Heater wrote:Indeed, modern processors make exection time almost unkowable. In the extreme an instruction fetch can require data from cache which is not there, which then causes a fetch from memory that is not there
Which is a fault, and <something happens here, dependent on operating system>. As far as the processor side of things goes, the time for the fetch to execute is bounded by the time to clear and fill a / many cache line(s), but may fail.
Heater wrote:But Lucol was more than that. It was impossible to write loops that you could not know the execution time of. It was possible to know every possible execution path through a module.
That's an exceptionally interesting language / toolset. Especially given the emphasis on guaranteed correct parallel processing. A cynic might point at the fact it was developed by Lucas, who couldn't get even make car and motorcycle headlights work correctly, and laugh, but that would be unkind. *cough* Prince of Darkness *cough*.
jahboater wrote:It is at least theoretically possible with some modern languages to prove that a program is correct.
That's always been possible, but only for "a" program, and not for "any" program. You must restrict some combination of the type of things you can do with the language, the type of programs you accept, the data you can accept for a given program. Otherwise the Turing tarpit will drag you down every time, and Gödel will kick you in the nuts. The main difficulty is making the subset you're restricted to useful.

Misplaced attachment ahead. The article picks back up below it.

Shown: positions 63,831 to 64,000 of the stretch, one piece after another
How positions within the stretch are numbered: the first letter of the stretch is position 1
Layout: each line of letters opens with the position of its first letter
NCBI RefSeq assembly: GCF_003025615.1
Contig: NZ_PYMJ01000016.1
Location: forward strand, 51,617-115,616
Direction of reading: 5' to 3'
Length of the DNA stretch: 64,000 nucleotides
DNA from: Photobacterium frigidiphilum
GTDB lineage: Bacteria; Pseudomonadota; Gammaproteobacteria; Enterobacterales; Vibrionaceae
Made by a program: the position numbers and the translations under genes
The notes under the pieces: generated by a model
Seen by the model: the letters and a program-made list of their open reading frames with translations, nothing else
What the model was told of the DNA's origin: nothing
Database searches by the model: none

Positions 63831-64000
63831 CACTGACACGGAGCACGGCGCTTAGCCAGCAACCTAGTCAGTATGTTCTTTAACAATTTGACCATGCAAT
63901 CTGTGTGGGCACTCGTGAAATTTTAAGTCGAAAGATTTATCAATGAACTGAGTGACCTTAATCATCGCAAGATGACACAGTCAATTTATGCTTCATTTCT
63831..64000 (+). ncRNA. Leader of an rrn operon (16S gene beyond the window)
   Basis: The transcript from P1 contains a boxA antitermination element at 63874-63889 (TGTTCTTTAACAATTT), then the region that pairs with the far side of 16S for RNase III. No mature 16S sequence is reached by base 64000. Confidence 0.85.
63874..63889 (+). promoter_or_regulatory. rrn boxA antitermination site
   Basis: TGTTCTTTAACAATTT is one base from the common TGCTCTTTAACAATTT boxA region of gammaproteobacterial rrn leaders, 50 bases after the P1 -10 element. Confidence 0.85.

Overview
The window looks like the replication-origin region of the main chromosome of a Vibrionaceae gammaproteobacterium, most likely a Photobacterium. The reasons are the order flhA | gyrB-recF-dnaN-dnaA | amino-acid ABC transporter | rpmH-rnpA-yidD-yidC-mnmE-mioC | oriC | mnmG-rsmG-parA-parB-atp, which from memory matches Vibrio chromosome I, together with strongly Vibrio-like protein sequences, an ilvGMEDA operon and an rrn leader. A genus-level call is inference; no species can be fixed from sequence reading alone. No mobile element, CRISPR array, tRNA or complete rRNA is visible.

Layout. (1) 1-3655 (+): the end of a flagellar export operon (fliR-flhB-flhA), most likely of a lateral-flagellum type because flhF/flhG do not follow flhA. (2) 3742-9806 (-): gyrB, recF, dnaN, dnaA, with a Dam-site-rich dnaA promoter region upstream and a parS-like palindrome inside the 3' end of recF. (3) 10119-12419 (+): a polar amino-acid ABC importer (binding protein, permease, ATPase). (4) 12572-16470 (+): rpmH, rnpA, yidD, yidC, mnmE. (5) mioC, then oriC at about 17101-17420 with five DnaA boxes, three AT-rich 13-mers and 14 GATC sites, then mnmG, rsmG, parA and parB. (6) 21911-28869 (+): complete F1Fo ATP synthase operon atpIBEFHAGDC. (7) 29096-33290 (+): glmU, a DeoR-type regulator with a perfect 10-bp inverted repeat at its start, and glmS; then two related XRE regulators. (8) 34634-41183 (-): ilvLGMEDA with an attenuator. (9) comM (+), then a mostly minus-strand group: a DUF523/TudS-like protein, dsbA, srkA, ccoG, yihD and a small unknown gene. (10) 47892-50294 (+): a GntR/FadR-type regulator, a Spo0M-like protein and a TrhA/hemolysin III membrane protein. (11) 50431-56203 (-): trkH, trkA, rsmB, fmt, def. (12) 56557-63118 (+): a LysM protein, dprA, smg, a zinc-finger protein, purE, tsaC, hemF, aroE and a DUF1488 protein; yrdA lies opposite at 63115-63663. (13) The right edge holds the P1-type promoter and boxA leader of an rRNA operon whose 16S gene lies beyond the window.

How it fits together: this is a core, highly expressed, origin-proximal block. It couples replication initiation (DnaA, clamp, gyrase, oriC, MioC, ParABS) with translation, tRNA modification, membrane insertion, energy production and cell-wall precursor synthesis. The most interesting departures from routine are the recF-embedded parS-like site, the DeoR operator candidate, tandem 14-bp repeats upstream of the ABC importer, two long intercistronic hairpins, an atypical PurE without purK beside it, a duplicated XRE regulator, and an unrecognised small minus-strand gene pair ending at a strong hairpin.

Heater wrote:like lisp and scheme. No types there.
Paaaarp! No. There's types all over the place in lisp and scheme, it's just that you don't have to explicitly state them. The type of cons, for example, is pair <- *, *. A major part of making a performant lisp interpreter / compiler is to do with static type analysis, and in particular where you can discard dynamic type checking.
Heater wrote:Java … I started to realize that type are stupid. They get in the way. They obscure what you want to say with a mass of syntactic junk
No, that's a syntactic issue with Java, caused by a desire for provable type-correctness at compile time. And yet, as you point out
Heater wrote:

Code: Select all

int amps = 10;
int volts = 3;